My husband, daughter, and I live with my parents. Well, that’s not 100% true. We live with a sheetrock wall separating us from my parents in the loft building where I grew up. When we decided that we wanted to have a child, my husband and I found that we could not really afford enough space to live comfortably in New York City, but there was no question of us moving away. At the same time, my parents, empty-nesters, had TOO MUCH SPACE. Imagine that! In New York City! So they offered to let us build our own apartment within their loft space and we could share overhead expenses on an ability-to-pay basis. This was an offer we could not refuse. After all, the space was basically being used to store old furniture and junk anyway. So that’s how a struggling designer (now ex-designer) and a struggling painter could afford to have a child and live in SoHo.
After we moved to Mercer Street, I began to realize that our situation was not unique. First of all, my sister lives in our building too, though on a different floor. Also, I kept running into SoHo old-timers around my age who either did the same thing we did by splitting their lofts in half or who inherited their lofts from parents who had moved away. It is a twist on the whole “boomerang generation” phenomenon of adult children moving in with their parents because they cannot afford to live on their own. But our situation is also VERY different. Those of us who live in our childhood homes in SoHo are not only proud to be back, we feel it is our birthright to still be here. After the galleries and then the retail stores moved in, real estate prices soared and many of my old friends and their families had to relocate. Through luck and a little ingenuity, my family was able to stay as our world changed around us.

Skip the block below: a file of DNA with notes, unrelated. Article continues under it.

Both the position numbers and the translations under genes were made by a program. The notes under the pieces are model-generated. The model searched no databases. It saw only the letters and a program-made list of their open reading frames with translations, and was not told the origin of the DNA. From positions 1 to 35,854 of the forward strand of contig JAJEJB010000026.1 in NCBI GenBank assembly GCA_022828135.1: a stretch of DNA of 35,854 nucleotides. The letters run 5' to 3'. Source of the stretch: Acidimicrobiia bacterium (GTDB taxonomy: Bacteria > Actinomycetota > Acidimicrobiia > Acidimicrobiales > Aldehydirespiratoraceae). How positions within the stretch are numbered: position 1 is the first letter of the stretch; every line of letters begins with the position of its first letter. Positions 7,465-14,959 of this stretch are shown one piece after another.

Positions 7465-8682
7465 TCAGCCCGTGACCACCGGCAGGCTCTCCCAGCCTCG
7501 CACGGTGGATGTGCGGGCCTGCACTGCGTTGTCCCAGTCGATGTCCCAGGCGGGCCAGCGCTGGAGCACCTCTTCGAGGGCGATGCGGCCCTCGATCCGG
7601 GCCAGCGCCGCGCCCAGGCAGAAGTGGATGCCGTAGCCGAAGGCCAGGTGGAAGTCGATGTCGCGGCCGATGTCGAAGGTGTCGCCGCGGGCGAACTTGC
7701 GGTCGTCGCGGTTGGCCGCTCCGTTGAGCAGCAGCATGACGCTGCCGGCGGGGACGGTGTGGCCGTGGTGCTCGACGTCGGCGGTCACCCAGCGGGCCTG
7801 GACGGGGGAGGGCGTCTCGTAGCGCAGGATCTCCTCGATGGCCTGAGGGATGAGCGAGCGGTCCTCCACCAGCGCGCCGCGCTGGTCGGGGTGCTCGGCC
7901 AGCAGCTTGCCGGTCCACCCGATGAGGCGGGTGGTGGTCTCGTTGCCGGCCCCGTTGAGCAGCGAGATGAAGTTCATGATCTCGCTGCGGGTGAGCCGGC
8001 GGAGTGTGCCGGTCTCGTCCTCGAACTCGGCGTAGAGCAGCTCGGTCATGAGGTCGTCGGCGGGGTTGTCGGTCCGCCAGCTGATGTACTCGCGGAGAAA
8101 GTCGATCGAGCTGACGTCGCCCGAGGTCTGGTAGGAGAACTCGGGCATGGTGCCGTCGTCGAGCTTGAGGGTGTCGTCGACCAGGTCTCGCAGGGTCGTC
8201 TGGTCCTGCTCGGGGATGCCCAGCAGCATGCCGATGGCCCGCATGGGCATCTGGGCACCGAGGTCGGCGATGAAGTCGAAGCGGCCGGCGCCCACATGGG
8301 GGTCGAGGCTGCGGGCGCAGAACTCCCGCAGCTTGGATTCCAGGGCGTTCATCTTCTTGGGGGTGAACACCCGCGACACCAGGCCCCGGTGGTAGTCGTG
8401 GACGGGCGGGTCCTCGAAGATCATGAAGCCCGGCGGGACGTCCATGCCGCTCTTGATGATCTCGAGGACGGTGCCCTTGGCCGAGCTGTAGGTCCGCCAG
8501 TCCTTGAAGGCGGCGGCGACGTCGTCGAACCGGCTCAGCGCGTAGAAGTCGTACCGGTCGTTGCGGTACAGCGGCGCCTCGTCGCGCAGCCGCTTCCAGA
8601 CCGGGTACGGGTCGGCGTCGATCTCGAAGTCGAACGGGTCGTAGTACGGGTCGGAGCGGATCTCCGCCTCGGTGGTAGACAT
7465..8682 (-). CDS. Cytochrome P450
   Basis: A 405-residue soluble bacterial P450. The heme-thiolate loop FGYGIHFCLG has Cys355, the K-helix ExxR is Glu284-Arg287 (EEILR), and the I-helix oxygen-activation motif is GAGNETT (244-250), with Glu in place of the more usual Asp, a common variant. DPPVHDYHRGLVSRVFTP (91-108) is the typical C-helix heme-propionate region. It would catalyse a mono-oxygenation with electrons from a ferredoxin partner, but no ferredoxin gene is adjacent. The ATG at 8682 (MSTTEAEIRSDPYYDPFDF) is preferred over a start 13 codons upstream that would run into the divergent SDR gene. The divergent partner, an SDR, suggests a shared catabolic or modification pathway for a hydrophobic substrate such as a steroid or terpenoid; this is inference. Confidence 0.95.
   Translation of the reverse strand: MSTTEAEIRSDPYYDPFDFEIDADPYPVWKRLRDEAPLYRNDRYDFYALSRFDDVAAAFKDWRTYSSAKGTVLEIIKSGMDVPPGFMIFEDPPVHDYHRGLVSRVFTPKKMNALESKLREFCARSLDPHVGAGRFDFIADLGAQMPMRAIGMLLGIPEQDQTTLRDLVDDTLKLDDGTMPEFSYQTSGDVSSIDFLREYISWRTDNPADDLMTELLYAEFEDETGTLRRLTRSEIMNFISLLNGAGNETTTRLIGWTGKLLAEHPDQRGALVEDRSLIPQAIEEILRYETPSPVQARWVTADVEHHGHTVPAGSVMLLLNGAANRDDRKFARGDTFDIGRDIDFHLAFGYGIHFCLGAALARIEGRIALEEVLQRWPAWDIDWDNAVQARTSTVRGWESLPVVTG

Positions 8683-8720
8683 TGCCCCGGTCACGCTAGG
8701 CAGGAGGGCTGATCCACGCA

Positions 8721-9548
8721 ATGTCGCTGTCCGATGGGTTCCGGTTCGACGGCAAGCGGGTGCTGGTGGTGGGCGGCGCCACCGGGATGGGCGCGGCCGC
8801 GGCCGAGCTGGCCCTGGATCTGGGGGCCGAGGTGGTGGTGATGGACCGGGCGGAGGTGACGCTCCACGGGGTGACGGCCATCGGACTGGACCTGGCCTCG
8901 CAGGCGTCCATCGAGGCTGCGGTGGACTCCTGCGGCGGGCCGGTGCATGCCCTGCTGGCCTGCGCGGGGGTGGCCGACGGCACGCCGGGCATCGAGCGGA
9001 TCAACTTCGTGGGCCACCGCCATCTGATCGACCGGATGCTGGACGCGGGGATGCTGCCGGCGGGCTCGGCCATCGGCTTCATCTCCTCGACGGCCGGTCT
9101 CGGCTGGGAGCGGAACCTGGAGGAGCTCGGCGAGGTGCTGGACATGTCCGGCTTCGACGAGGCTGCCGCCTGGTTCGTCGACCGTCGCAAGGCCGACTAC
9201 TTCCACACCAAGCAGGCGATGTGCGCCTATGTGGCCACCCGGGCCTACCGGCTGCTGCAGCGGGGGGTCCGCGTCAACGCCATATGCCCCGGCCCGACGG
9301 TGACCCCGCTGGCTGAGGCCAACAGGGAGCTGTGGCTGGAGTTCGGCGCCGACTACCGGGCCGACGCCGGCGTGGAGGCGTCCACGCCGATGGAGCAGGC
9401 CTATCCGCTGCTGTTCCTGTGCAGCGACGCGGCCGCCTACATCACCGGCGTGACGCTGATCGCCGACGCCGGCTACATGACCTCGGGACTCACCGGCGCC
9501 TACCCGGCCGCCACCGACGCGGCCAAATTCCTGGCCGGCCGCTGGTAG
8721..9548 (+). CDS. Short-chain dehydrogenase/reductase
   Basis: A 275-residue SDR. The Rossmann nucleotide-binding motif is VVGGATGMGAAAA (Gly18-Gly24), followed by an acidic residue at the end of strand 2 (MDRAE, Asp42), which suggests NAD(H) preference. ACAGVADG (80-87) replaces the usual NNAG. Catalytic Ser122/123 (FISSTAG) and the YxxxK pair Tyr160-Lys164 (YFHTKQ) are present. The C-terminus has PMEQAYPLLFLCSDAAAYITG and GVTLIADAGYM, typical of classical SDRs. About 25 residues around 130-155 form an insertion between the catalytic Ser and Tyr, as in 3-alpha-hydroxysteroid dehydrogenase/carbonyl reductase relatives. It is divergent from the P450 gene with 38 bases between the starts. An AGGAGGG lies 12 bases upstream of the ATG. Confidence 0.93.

There are other people I know who were married when they moved into their lofts in the 1960’s and 1970’s, got divorced, split their homes in half, and continued to live as neighbors. A recent New York Times article profiled Shael Shapiro (author of Illegal Living, a book about the evolution of loft living in SoHo and a must read!) as one of a rare breed of New Yorker who has lived through many life phases at the same address.
I must say that it is often very difficult living in SoHo. The streets are always crowded and I often get dirty looks from people who seem to think that my stroller takes up too much space on the sidewalk. I also cannot afford to shop at most of the local boutiques and stores or to eat at many local restaurants. Nevertheless, it is where I want to be, at least for the foreseeable future. It is what I know. It is what I love. It is my home, sweet home.